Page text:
César Aira’s novels are the narrative equivalent of the Exquisite Corpse, that Surrealist parlor game in which players add to drawings or stories without knowledge of previous or subsequent additions. Wildly heterogeneous elements are thrown together, and the final result never fails to surprise and amuse. Aira is wacky enough to play the game by himself, but the reader isn’t left out either. Instead, Aira conditions his readers, writing so that devotees — what Aira calls his “deluxe” readers — can recognize the ingenious repetitions that connect his vast and bizarre body of work.
The author of more than 80 books, most of them short novels, Aira tells interviewers that he writes a page and a half each day in neighborhood cafés of Buenos Aires. He also famously denies revising anything he writes. Instead, as he explained to María Moreno in BOMB magazine, he allows real-life distractions and interruptions around him to appear in his narratives and push them along: “If a little bird enters into the café where I’m writing — it did happen once — it also enters into what I’m writing. Even if a priori it doesn’t relate to anything, a posteriori I make it relate.”
This a posteriori technique of “making it relate” is a modified Surrealist technique that Aira sometimes calls his “flight forward.” It’s a creative process favored not only by Aira himself, but also by some of his characters: the title character of The Miracle Cures of Dr. Aira and the Mad Scientist protagonist of The Literary Conference both mention “flight forward” as an element of their respective modes of invention. “Deluxe” readers with more extended immersion in Aira’s zany brain take delight in the metaphysical fugues that result from this madcap method: it is not uncommon for Aira’s unhinged narratives to devolve into delirious flights of reason capable of overthrowing the entire plot, just when the reader least expects it. As Dr. Aira believes: “Reason is one mode of action, nothing more, and it has no special privileges…In order to be effective, one had to depart from the purely reasonable, which would always be an abstract way of thinking devoid of any truly practical use.” Here we have César Aira’s philosophy of fiction, thinly disguised as the professional opinion of “Dr. Aira.”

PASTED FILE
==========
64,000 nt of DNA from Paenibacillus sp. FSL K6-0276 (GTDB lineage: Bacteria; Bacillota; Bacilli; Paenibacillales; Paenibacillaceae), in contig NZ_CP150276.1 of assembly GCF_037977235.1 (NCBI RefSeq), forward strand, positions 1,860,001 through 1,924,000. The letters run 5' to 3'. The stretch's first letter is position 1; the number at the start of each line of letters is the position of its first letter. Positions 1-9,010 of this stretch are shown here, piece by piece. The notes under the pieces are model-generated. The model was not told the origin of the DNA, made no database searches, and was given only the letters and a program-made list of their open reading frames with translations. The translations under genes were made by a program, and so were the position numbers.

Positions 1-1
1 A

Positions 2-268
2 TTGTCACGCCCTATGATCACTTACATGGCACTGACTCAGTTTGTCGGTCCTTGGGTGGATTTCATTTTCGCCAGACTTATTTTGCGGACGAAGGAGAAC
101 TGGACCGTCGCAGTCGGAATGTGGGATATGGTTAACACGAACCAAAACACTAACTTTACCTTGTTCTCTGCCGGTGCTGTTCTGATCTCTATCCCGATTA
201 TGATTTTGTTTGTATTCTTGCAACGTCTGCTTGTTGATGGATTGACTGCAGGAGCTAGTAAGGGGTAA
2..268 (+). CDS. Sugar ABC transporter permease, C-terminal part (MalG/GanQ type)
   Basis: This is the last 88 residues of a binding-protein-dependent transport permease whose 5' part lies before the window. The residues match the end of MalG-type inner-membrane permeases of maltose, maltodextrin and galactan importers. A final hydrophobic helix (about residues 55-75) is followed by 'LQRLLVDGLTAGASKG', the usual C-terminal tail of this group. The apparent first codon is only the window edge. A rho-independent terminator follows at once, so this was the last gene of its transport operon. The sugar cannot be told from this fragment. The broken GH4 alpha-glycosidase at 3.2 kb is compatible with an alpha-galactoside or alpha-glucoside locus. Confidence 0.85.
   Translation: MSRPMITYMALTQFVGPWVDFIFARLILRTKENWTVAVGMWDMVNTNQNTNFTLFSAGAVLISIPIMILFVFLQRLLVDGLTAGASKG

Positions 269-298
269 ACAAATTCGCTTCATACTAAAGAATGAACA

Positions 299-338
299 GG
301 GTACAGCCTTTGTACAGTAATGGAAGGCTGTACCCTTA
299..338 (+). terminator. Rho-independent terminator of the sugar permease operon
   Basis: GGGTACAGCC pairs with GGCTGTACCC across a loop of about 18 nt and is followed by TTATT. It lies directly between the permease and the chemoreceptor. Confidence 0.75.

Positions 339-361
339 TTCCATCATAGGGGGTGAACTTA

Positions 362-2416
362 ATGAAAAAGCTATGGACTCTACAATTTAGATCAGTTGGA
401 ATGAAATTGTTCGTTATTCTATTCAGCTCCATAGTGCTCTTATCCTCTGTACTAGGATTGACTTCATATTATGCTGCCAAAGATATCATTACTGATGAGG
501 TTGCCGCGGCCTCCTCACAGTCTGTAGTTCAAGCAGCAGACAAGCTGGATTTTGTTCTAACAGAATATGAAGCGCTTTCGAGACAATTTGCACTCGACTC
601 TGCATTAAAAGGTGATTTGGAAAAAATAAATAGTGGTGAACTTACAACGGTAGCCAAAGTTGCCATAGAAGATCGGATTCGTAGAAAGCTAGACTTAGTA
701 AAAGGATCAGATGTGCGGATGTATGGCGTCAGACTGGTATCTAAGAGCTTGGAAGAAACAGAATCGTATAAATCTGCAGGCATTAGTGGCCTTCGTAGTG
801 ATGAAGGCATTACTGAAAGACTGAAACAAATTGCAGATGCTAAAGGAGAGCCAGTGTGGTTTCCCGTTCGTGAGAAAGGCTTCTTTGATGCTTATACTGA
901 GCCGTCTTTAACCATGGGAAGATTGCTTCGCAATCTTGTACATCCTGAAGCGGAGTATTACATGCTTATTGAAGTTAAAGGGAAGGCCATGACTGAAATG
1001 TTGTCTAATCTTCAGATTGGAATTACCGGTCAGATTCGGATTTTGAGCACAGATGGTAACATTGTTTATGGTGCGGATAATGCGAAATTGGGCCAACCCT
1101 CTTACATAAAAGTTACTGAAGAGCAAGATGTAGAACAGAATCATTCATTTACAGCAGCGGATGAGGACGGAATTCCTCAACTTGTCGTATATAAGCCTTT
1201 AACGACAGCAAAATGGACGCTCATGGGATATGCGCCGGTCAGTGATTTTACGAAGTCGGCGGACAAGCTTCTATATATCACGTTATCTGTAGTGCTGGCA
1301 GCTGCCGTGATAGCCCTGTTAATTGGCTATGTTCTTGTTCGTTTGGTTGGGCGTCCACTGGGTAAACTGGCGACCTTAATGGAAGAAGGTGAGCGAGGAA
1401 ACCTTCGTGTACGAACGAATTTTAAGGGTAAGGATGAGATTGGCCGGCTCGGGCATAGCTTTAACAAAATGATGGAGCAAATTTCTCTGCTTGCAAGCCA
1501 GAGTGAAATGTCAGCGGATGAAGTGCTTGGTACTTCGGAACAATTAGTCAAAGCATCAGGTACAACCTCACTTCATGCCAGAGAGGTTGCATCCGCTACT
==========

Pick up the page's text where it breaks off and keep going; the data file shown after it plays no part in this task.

On a narrative level, “a posteriori” narration seems to work in at least two different ways. Sometimes Aira begins a novel by placing ambitious distance between its starting point and putative end: this is the case in How I Became a Nun, which begins with a male child narrator called César describing his first visit to an ice cream parlor with his father. Other novels begin with a highly improbable combination which Aira then relates, a posteriori, as he goes along. This is the case with The Miracle Cures of Dr. Aira, which tells the story of a blundering middle-aged miracle worker beleaguered by his nemesis Dr. Actyn, a conventional MD bent on ruining Dr. Aira’s reputation by using hidden cameras to expose him as a fraud. Employing hordes of extras and elaborately staged verité snares, Actyn has made Dr. Aira’s life a living hell by subjecting him to the constant suspicion that he’s being duped. Miracle work and hidden-camera reality TV shows are far from peanut butter and jelly, but Aira’s flair for a posteriori plotting is seventy-something novels in the making. He pulls it off.